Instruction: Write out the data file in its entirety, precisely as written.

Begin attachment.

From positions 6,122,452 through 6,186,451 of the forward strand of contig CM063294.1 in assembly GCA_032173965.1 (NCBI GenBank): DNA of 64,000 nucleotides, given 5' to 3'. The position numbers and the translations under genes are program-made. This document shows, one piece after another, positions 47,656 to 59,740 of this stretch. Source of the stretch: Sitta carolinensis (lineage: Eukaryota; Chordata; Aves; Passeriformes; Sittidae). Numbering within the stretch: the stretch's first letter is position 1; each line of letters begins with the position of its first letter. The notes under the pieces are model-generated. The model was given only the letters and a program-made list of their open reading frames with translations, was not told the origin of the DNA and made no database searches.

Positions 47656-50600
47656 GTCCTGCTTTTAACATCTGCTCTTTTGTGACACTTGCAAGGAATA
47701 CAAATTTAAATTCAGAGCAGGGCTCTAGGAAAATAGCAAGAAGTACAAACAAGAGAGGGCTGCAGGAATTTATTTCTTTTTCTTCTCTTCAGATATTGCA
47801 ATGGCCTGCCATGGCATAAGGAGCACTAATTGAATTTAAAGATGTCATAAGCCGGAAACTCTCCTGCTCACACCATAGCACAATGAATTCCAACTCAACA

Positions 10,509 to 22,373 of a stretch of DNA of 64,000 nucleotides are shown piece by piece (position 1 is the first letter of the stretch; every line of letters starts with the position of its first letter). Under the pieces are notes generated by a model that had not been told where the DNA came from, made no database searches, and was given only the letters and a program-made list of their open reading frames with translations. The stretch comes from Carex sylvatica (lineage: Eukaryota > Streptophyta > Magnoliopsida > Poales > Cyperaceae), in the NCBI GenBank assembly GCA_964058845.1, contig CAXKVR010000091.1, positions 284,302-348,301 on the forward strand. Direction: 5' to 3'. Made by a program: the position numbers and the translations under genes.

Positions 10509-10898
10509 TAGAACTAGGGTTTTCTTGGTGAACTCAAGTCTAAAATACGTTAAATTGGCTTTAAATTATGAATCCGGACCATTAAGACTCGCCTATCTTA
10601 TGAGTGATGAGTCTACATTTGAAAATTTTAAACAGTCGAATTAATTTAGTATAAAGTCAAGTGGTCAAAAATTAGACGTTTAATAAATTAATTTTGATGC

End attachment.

From positions 6,122,452 through 6,186,451 of the forward strand of contig CM063294.1 in assembly GCA_032173965.1 (NCBI GenBank): DNA of 64,000 nucleotides, given 5' to 3'. The position numbers and the translations under genes are program-made. This document shows, one piece after another, positions 47,656 to 59,740 of this stretch. Source of the stretch: Sitta carolinensis (lineage: Eukaryota; Chordata; Aves; Passeriformes; Sittidae). Numbering within the stretch: the stretch's first letter is position 1; each line of letters begins with the position of its first letter. The notes under the pieces are model-generated. The model was given only the letters and a program-made list of their open reading frames with translations, was not told the origin of the DNA and made no database searches.

Positions 47656-50600
47656 GTCCTGCTTTTAACATCTGCTCTTTTGTGACACTTGCAAGGAATA
47701 CAAATTTAAATTCAGAGCAGGGCTCTAGGAAAATAGCAAGAAGTACAAACAAGAGAGGGCTGCAGGAATTTATTTCTTTTTCTTCTCTTCAGATATTGCA
47801 ATGGCCTGCCATGGCATAAGGAGCACTAATTGAATTTAAAGATGTCATAAGCCGGAAACTCTCCTGCTCACACCATAGCACAATGAATTCCAACTCAACA

Positions 10,509 to 22,373 of a stretch of DNA of 64,000 nucleotides are shown piece by piece (position 1 is the first letter of the stretch; every line of letters starts with the position of its first letter). Under the pieces are notes generated by a model that had not been told where the DNA came from, made no database searches, and was given only the letters and a program-made list of their open reading frames with translations. The stretch comes from Carex sylvatica (lineage: Eukaryota > Streptophyta > Magnoliopsida > Poales > Cyperaceae), in the NCBI GenBank assembly GCA_964058845.1, contig CAXKVR010000091.1, positions 284,302-348,301 on the forward strand. Direction: 5' to 3'. Made by a program: the position numbers and the translations under genes.

Positions 10509-10898
10509 TAGAACTAGGGTTTTCTTGGTGAACTCAAGTCTAAAATACGTTAAATTGGCTTTAAATTATGAATCCGGACCATTAAGACTCGCCTATCTTA
10601 TGAGTGATGAGTCTACATTTGAAAATTTTAAACAGTCGAATTAATTTAGTATAAAGTCAAGTGGTCAAAAATTAGACGTTTAATAAATTAATTTTGATGC